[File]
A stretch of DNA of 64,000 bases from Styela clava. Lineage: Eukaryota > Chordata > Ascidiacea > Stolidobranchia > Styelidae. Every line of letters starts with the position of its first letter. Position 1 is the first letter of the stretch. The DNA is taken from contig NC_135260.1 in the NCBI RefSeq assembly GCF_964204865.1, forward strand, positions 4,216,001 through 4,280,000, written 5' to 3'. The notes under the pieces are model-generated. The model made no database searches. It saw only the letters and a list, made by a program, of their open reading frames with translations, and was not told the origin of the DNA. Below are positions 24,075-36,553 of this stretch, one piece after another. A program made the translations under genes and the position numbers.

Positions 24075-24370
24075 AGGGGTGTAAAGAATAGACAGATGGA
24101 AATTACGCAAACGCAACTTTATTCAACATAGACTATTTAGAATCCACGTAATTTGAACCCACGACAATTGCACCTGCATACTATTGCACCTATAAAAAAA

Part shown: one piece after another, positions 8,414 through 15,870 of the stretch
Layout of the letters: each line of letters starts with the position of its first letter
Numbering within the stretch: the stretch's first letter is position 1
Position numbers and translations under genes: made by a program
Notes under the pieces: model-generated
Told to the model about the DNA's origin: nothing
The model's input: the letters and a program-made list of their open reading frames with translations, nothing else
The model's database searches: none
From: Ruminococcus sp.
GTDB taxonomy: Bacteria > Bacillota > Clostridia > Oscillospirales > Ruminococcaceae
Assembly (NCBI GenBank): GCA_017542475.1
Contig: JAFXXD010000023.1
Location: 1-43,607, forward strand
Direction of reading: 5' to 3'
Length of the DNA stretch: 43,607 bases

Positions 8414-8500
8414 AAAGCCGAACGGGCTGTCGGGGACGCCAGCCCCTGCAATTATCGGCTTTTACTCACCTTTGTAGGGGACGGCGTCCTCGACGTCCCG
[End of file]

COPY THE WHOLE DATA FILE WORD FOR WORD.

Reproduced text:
A stretch of DNA of 64,000 bases from Styela clava. Lineage: Eukaryota > Chordata > Ascidiacea > Stolidobranchia > Styelidae. Every line of letters starts with the position of its first letter. Position 1 is the first letter of the stretch. The DNA is taken from contig NC_135260.1 in the NCBI RefSeq assembly GCF_964204865.1, forward strand, positions 4,216,001 through 4,280,000, written 5' to 3'. The notes under the pieces are model-generated. The model made no database searches. It saw only the letters and a list, made by a program, of their open reading frames with translations, and was not told the origin of the DNA. Below are positions 24,075-36,553 of this stretch, one piece after another. A program made the translations under genes and the position numbers.

Positions 24075-24370
24075 AGGGGTGTAAAGAATAGACAGATGGA
24101 AATTACGCAAACGCAACTTTATTCAACATAGACTATTTAGAATCCACGTAATTTGAACCCACGACAATTGCACCTGCATACTATTGCACCTATAAAAAAA

Part shown: one piece after another, positions 8,414 through 15,870 of the stretch
Layout of the letters: each line of letters starts with the position of its first letter
Numbering within the stretch: the stretch's first letter is position 1
Position numbers and translations under genes: made by a program
Notes under the pieces: model-generated
Told to the model about the DNA's origin: nothing
The model's input: the letters and a program-made list of their open reading frames with translations, nothing else
The model's database searches: none
From: Ruminococcus sp.
GTDB taxonomy: Bacteria > Bacillota > Clostridia > Oscillospirales > Ruminococcaceae
Assembly (NCBI GenBank): GCA_017542475.1
Contig: JAFXXD010000023.1
Location: 1-43,607, forward strand
Direction of reading: 5' to 3'
Length of the DNA stretch: 43,607 bases

Positions 8414-8500
8414 AAAGCCGAACGGGCTGTCGGGGACGCCAGCCCCTGCAATTATCGGCTTTTACTCACCTTTGTAGGGGACGGCGTCCTCGACGTCCCG